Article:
Alan Hamel, the widower of famed actress Suzanne Somers, has offered an intimate insight into the bewildering series of events transpiring within their Palm Springs home since her death. Somers, famously known for her role in the hit sitcom “Three’s Company”, died last year at the age of 76 after a twenty-year battle with cancer. Hamel, her husband of 50 years, has since found himself grappling with not only his grief but a series of peculiar occurrences that has resulted in him considering the possibility of an afterlife.
In an exclusive interview with Page Six, Hamel recounted the enigmatic happenings that unfolded in their home, “Three things happened the same day, that were very strange.” The first of those incidents involved a hummingbird which flew into their house and made a navigation around the kitchen, living room, and dining room. As Hamel relayed the narrative, the bird even hovered in front of a framed picture of the pair and descended to rest on it for a moment, staying long enough for Hamel to capture a picture of the moment before it took off.
Not only did this unexpected guest stir feelings of bewilderment, but the ensuing incident pushed Hamel further into the realm of the inexplicable. He revealed that “the fireplace started all by itself,” and a piece of music by one of Somers’ favorite composers began to play, a composer who, according to Hamel, is relatively unknown. Such peculiar occurrences have prompted Hamel to question the nature and existence of an afterlife.
Yet, these weren’t the only factors contributing to his newfound belief. Hamel shared an intimate detail, stating he still feels his wife beside him in bed just before slumber claims him. He verbalized his burgeoning belief, saying, “I’m convinced of it … I think there’s something we don’t understand… I think there’s a plane somewhere after we discard our bodies. We still have our soul. I think our soul is energy. The soul must go somewhere and do something.”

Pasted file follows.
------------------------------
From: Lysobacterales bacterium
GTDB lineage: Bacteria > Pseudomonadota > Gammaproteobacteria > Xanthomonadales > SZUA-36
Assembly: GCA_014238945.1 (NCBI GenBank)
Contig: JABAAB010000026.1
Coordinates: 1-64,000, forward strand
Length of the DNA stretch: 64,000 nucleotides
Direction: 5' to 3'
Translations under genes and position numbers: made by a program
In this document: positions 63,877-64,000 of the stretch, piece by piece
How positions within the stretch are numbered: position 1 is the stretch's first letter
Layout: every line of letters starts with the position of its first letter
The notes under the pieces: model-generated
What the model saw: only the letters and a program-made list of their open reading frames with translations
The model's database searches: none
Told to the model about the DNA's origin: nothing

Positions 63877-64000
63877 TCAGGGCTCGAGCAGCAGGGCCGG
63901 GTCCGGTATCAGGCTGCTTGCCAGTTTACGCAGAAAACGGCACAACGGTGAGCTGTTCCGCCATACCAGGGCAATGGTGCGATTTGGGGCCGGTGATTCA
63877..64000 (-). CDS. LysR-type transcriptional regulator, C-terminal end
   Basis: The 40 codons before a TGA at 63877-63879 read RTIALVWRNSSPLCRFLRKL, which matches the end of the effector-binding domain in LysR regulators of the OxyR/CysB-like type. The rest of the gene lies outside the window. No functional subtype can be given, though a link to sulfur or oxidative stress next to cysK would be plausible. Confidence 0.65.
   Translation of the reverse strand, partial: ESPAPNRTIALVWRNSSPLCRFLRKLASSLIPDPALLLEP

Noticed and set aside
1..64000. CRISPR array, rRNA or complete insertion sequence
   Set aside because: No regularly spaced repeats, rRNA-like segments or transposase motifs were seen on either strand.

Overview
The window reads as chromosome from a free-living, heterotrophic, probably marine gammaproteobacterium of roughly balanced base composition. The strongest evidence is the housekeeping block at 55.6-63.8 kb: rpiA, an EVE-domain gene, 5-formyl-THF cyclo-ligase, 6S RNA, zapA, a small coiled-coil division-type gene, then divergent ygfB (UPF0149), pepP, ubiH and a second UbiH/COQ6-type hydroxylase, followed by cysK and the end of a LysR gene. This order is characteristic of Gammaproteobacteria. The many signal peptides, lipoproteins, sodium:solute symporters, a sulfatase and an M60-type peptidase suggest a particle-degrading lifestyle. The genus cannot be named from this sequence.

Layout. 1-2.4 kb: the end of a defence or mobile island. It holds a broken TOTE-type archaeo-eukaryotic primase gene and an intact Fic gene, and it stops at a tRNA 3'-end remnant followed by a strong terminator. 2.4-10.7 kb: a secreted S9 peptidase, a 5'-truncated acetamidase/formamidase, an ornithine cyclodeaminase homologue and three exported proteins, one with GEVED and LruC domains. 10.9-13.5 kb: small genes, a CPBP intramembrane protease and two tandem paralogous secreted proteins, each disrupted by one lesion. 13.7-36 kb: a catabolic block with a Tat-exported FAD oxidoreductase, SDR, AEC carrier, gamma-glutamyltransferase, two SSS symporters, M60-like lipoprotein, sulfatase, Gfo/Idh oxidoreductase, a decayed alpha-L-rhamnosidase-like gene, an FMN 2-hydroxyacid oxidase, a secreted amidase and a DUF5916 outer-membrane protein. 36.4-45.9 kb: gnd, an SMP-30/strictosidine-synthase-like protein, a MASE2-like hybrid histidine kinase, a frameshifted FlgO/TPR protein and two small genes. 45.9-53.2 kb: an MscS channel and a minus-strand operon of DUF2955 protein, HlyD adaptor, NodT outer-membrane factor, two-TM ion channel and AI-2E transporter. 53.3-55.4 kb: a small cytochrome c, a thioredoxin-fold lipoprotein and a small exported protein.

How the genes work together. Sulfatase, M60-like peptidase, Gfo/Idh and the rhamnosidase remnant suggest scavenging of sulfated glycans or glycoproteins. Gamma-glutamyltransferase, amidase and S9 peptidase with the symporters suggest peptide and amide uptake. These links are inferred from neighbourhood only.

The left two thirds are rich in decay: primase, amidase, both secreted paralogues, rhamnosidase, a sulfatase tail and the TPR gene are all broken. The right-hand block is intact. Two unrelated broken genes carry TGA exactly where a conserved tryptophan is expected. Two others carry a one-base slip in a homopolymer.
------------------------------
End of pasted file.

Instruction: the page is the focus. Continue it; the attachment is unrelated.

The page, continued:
This profound sentiment isn’t Hamel’s alone. The capitalized love that was embedded in their close-knit family seems to have woven threads of nostalgia and metaphysical connections. Hamel disclosed, “The time when I’m with my family and I have one of my moments when I have to leave, I go into the bedroom…I feel her presence. Once I interact with her presence, I go back and interact with the family. Her grandkids, one by one, have told me the same thing.”
The strange phenomena and the placing confidence in an afterlife have not only attested to Hamel’s struggle with his grief, but they have also aided him. He expressed his hope that “it’s all true” as these odd experiences have seemingly cushioned the blow of his loss, making “the grieving process a lot easier.” He ended his revealing interview with a hopeful note, musing, “If it is, we’ll be reunited.”
In an astounding tale that defies conventional borders of belief and disbelief, Alan Hamel navigates the world post the death of his beloved wife, Suzanne Somers. His experiences are signifying to him the existence of an afterlife, conduits of energies that we do not fully comprehend yet. And as we witness these profound revelations, we are reminded of the boundless power of love – to transcend barriers, survive our mortal forms, and give us the strength to hope, even in the face of insurmountable grief.